Once a year my church holds a men’s breakfast meeting. This is where the men of the church and their invited male guests get together and to talk and listen to a series of discussions concerning men.
It’s a popular belief that men don’t talk. Well give us the right environment and we will talk. In fact, we will talk quite happily until the cows come home. We just won’t do it during our partners favourite television program, the split second we walk through the door, when we are actively trying to get some sex. We also don’t expect our partners to have the telepathic abilities to sense not only when we want to talk but what we want to talk about too.
My friend Richard is one of the members of the men’s committee and I asked him if I could have a fifteen minute slot to give a talk. Naturally he asked me why. Naturally I told him I didn’t want to tell him but would he just trust me on this one. Now I have known Richard for a number of years and we are pretty close, I was one of the groomsmen at his wedding. It was still a big ask to get him to trust me. I have to say I would be pretty nervous myself as well. I mean I could have spat out any number of revolutionary mumbo jumbo before being hastily jumped and bundled off the stage Brixton secret service style. He said he would have to get back to me as it was a big request and it would have to be authorised by other members of the committee. A few days later he got back to me and said it was a very unusual request but based on his personal vouch for me it was agreed – nervously. Now I can only assume he is not a fan of the program ‘Can’t pay won’t pay’ which is based on the daily antics of a company of bailiffs who travel up and down the country gently persuading people to pay their debts. One particularly sad part of the program is when they visit personal guarantors who have not only vouched for someone (normally a family member) but they have signed an agreement making them personally liable to their defaults. It always tragically goes pear shaped for the guarantor. Had he been a fan he might have thought differently.
I got there on time or as we say in the caribbean world ‘I was early’. Inside the room it was smartly laid out, ten tables of eight seats each nicely decorated. The rich food was cooking in the background and the aroma was delicious. Think of fresh rice and peas steaming away mixed with sweet plump chicken marinating in generous exotic seasoning and other foods. Then of course there is the swine spoiling things as it swims in its own rotten worm juice (couldn’t resist, not a fan). Now as the saying goes the way to a man’s heart is through his big belly and that’s absolutely right. However the twist with black men is yes it’s the way to his heart but that still does not mean he will be on time.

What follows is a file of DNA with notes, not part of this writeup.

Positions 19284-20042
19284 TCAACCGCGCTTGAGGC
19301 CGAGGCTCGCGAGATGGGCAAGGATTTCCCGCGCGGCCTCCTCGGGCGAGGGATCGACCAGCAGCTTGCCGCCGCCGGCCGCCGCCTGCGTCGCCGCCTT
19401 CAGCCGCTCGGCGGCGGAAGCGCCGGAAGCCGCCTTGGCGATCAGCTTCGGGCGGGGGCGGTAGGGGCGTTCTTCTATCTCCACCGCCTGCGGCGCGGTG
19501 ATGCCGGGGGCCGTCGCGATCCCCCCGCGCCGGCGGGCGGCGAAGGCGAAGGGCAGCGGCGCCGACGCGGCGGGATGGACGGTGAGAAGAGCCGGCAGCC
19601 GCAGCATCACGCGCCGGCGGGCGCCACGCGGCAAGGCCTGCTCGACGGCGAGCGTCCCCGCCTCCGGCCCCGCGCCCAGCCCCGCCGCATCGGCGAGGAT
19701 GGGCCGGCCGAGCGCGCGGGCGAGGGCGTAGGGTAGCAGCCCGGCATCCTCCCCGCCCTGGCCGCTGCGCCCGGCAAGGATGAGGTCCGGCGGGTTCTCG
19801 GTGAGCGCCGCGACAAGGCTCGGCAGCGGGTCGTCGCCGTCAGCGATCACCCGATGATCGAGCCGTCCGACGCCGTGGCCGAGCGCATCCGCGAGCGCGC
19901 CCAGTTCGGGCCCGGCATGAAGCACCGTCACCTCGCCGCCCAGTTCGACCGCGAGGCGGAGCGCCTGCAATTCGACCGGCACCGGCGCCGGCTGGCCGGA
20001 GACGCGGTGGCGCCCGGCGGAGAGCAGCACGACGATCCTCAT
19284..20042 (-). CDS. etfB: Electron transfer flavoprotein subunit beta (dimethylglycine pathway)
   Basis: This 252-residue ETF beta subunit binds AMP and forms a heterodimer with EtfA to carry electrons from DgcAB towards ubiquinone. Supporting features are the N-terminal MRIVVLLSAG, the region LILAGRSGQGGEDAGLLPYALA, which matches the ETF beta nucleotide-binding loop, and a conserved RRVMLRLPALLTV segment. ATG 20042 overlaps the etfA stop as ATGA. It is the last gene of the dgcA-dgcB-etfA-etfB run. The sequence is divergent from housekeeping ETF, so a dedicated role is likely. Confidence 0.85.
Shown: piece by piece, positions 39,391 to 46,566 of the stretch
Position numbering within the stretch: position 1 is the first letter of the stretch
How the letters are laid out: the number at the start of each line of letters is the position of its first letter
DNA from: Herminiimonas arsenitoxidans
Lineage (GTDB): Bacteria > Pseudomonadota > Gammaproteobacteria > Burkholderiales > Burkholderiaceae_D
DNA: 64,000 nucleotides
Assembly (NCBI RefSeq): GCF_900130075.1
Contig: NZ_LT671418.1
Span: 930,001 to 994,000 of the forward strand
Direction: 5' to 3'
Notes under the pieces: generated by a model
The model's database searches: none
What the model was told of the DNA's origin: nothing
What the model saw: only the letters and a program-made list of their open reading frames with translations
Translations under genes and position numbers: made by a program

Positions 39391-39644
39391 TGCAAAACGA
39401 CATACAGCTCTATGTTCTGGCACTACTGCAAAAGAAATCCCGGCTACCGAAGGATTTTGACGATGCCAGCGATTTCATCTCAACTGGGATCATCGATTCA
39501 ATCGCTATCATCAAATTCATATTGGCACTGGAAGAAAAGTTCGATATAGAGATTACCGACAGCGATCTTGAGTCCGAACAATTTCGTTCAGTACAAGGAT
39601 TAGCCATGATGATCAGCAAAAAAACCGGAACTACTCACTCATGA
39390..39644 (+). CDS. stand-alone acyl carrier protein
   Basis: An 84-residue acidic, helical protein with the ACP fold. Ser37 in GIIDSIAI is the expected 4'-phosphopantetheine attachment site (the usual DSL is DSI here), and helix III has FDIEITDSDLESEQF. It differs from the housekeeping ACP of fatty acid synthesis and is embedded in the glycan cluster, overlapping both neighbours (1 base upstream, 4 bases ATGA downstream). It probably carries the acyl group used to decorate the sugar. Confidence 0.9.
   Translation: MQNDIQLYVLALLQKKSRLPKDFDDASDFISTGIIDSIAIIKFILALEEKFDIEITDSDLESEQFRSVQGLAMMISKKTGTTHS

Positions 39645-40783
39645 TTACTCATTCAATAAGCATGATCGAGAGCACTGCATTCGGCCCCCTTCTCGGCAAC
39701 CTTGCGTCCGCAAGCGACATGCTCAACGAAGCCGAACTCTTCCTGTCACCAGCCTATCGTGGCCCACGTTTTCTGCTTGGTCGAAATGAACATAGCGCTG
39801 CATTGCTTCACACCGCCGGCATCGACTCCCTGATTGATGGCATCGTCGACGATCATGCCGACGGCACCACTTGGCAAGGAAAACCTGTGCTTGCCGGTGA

One of the other committee members and another good friend is a chap called Jide. A delightful fellow with unfortunately large and very heavy hands. By that I mean put your hand out to shake his and he will slap it with such force it will set your hand on fire. He then collapses with laughter while you are still shaking your hand trying to air cool it. The point you may ask? Well it was just there. Anyways he had a good friend of his that died of prostate cancer a few years ago and since then he has done tremendous things volunteering for prostate cancer charities. He had put a couple of prostate cancer leaflets on all the tables in the optimistic hope that they would be read. He might as well have put up a sign on the door saying they had been sprinkled with lethal voodoo dust or they were wired to the mains electricity as they were to all remain undisturbed on the tables. I did pick one up of the leaflets and read it. It was very pretty and technical but in my humble opinion I could see why it was ineffective. It was just too soft, too technical and too pretty. It also lists a number of symptoms, that I would later find out from guys that have had prostate cancer, that most guys never had. It just does not hit home or put it right in your face.